The DA took Tshwane from a R1 billion budget deficit to a surplus in a year

 ·29 Mar 2019

In February 2019, South Africa’s political parties responded in parliament to President Cyril Ramaphosa’s State of the Nation Address, in what is known as the Sona debate.

During the lively session Mmusi Maimane, leader of the official opposition Democratic Alliance, made a claim about the City of Tshwane’s finances.

The  metropolitan municipality is in Gauteng province. It is the home of the country’s administrative capital, Pretoria.

“In Tshwane, we inherited a deficit of over R1 billion and in one year in office we’ve already turned that into a surplus,” he said.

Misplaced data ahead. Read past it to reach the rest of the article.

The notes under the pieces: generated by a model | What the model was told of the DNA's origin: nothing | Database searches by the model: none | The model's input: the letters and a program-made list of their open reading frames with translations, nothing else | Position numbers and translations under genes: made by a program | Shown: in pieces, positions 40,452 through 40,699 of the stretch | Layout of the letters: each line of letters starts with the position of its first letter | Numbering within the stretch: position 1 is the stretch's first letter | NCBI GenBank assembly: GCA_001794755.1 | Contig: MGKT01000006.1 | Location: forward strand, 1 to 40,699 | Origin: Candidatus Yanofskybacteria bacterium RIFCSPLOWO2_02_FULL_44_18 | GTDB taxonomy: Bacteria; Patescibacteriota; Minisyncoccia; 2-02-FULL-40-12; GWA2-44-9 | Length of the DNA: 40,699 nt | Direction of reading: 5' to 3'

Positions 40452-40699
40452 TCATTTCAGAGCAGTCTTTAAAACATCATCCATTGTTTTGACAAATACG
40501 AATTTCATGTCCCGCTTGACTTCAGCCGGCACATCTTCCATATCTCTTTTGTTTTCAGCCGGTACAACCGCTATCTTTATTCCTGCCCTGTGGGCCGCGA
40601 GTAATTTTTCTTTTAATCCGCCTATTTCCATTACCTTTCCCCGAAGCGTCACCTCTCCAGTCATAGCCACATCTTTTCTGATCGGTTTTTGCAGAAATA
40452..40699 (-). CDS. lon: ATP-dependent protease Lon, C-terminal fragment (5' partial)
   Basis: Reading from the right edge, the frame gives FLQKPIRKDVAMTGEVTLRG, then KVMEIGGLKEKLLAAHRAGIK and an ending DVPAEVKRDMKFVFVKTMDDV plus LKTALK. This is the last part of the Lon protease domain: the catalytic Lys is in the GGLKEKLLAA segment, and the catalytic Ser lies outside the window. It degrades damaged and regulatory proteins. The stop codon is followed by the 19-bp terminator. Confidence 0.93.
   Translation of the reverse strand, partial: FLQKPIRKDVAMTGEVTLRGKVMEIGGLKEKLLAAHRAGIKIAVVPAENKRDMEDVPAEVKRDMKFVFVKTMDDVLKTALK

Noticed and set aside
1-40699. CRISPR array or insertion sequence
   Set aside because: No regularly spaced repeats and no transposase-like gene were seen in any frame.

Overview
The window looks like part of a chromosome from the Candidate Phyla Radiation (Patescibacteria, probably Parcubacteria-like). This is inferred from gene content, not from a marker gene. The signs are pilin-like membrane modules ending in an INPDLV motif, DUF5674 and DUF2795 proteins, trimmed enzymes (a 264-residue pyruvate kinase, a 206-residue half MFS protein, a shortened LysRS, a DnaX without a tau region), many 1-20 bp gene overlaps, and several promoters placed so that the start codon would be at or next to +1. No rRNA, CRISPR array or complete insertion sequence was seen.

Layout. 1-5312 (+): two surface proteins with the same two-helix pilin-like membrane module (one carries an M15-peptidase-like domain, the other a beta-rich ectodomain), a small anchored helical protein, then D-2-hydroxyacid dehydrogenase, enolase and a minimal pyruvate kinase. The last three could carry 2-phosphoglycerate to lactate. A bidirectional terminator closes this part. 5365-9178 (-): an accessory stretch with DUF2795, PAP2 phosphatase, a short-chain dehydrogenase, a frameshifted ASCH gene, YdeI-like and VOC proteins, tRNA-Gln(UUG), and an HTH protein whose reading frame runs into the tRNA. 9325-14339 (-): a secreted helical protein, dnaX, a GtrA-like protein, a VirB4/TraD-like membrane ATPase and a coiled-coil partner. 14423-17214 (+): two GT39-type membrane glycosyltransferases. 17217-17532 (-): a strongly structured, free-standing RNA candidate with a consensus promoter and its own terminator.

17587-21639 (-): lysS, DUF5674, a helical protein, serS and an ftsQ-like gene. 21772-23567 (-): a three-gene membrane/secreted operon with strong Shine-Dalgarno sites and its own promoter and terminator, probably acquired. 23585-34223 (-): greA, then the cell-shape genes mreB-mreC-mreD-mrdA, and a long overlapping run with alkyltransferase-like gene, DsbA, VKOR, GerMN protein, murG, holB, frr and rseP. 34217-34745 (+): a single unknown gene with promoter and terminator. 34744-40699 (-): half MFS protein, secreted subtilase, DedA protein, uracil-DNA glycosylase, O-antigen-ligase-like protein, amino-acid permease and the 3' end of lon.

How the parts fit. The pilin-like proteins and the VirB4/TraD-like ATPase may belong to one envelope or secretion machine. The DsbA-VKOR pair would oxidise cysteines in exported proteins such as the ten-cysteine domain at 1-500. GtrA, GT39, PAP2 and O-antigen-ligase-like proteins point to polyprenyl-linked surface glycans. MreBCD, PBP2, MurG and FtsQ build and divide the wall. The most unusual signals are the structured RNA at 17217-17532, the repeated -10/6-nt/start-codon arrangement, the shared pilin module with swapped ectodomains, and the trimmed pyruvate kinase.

The DA was elected to govern Tshwane in August 2016. That month it took over the running of the municipality from the African National Congress, South Africa’s ruling party.

What remained in the city coffers when the ANC left office? We took a closer look at the financial statements.

Claim not the first of its kind

Other DA officials have made similar claims.

In January 2018, then mayor of Tshwane Solly Msimanga released a press statement claiming his administration had clawed the city back from “financial ruin”. He said a deficit of R1.3 billion had been reversed.

A year later, DA member of parliament Phumzile Van Damme tweeted that her party had inherited a “R2bn deficit from the ANC… by the end of the first financial year in office, under DA-governance, it was corrected, with a surplus”.

But the ANC has repeatedly refuted the claim, arguing that it left behind a substantial surplus.